Who will be next for the axe after Wells?
Added: Monday, May 22nd 2017
The sale of the Charles Wells’ Bedford brewery and brands to Marston’s for £55 million brought to mind the occasion some years ago when, at a brewers’ event, I sat with member of the family that owned the George Gale brewery in Hampshire. When I bemoaned the closure of Morrells’ brewery in Oxford, the chairman of Gales laughed and said: “There goes another one!”
Another member of the family told me her only interest in the brewery was her twice-yearly dividend cheque. It came as no great surprise when, a year or two later, the Gale family sold the business to Fuller’s.
I’m not suggesting the Wells family was motivated solely by the size of the Marston’s cheque. As the author of the Charles Wells official history, I got to know the family well, chairman Paul Wells in particular, and they are decent and honourable people committed to their beers and pubs.
But I suspect they felt – as many other long-established brewers do – that it was better to retreat to the comfort zone of running pubs. In a fast-changing beer world, family brewers feel crushed between the national brewers and the growing army of craft beer makers.
Belinda Sutton, née Elgood, managing director of Elgood’s in Wisbech, told me in an interview that she was under intense pressure from Adnams and Greene King along with a number of new micro-breweries in the Fenland region. Elgood’s qualifies for Progressive Beer Duty: family brewers who don’t benefit from duty relief are really under the cosh.
But when family brewers complain about falling sales and unfair competition, are they not victims of their own failure to fashion beers that today’s drinkers want to consume?
Many of the family brewers have been slow to innovate. In March this year, Timothy Taylor in Keighley launched its first-ever golden ale, Knowle Spring. Where have they been? Golden ales have been a popular style for around 20 years.
Both Charles Wells and Shepherd Neame also clambered belatedly on to the golden ale bandwagon with gold versions of Bombardier and Spitfire. I feel it’s all a bit too late. The buzz beers of the moment aren’t golden ales but IPAs, saisons and sours. Even when traditional brewers introduce such styles as IPA, they are often too timid and produce beers lacking the strength and hop count of the true version.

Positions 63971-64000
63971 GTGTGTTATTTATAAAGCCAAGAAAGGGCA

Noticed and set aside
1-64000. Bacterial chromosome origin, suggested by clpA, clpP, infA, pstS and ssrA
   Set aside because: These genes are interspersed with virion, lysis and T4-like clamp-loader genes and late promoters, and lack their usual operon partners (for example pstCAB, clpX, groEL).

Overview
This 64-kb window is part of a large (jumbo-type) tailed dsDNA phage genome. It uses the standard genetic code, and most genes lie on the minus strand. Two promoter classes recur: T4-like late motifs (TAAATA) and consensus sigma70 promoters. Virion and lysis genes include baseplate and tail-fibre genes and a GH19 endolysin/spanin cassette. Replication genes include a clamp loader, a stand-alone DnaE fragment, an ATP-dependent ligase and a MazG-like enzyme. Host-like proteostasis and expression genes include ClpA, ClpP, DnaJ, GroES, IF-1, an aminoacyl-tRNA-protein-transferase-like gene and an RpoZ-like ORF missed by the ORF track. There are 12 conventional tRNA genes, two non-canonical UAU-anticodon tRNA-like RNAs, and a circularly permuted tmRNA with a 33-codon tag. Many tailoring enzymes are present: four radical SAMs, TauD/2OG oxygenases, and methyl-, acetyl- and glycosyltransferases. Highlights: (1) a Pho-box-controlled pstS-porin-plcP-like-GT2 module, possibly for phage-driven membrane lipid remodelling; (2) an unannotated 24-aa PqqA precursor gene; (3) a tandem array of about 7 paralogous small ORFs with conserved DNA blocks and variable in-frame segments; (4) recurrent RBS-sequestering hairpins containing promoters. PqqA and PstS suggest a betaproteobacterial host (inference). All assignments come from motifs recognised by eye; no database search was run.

I absolve Fuller’s from this criticism. Their Bengal Lancer is an excellent IPA and they have also promoted their vintage ales with great success. Elgood’s, too, have done well with Cool Ship, a Belgian lambic-style beer made by spontaneous fermentation. Head brewer Alan Pateman brought back into use open fermenting pans that enable wild yeasts in the atmosphere to transform malt sugars into alcohol. Mention wild yeasts to most traditional brewers and they will have a fit of the vapours.
The remaining family brewers need to adopt a simple mantra: Innovate or Die. If more of them give up the ghost, they will hand terrifying power to the national brewers.
The Charles Wells sale will give Marston’s the Bombardier, Courage, McEwan’s and Young’s brands. Marston’s now accounts for Pedigree and its other Burton-brewed beers, along with Banks’s, Brakspear, Jennings, Ringwood, Thwaites and Wychwood.
Greene King owns and brews its own beers, including the best-selling IPA and Abbot Ale, plus Belhaven, Hardys & Hansons, Morland, Ridley and Ruddles. Molson Coors has turned the small Sharp’s Brewery in Cornwall into a 200,000 barrels-a-year goliath.
Cask Marque tells me that when you add together the output of Greene King (300,000 barrels a year), Marston’s (350,000) and Molson Coors (250,000), these three breweries account for 37 per cent of the cask sector.
That is a worrying level of domination and it is also bad for beer lovers. Beers change along with ownership. Different malts, hops and yeast strains will fundamentally alter the taste and character of beers.
Does anyone seriously believe the Old Speckled Hen brewed by Greene King has more than a passing resemblance to the beer once made by Morland in Abingdon? Those of you old enough to recall Ruddles of Rutland will know the Ruddles Bitter of today is nothing like the beer that was one of the most popular brands during the real ale revolution of the early 1970s.
Beers lose more than their original character. They also lose provenance. Perhaps, late in the day, we need a beer equivalent of the French appellation controlée for wine to safeguard cherished beer styles. If Young’s Ordinary and Courage Best had appellations, these much-loved London beers wouldn’t be brewed in Bedford or wherever else they may end up.
After Charles Wells, who is next for the chop? In many ways, the family brewers have only themselves to blame for their decline. Their future is in their hands. Innovate or Die.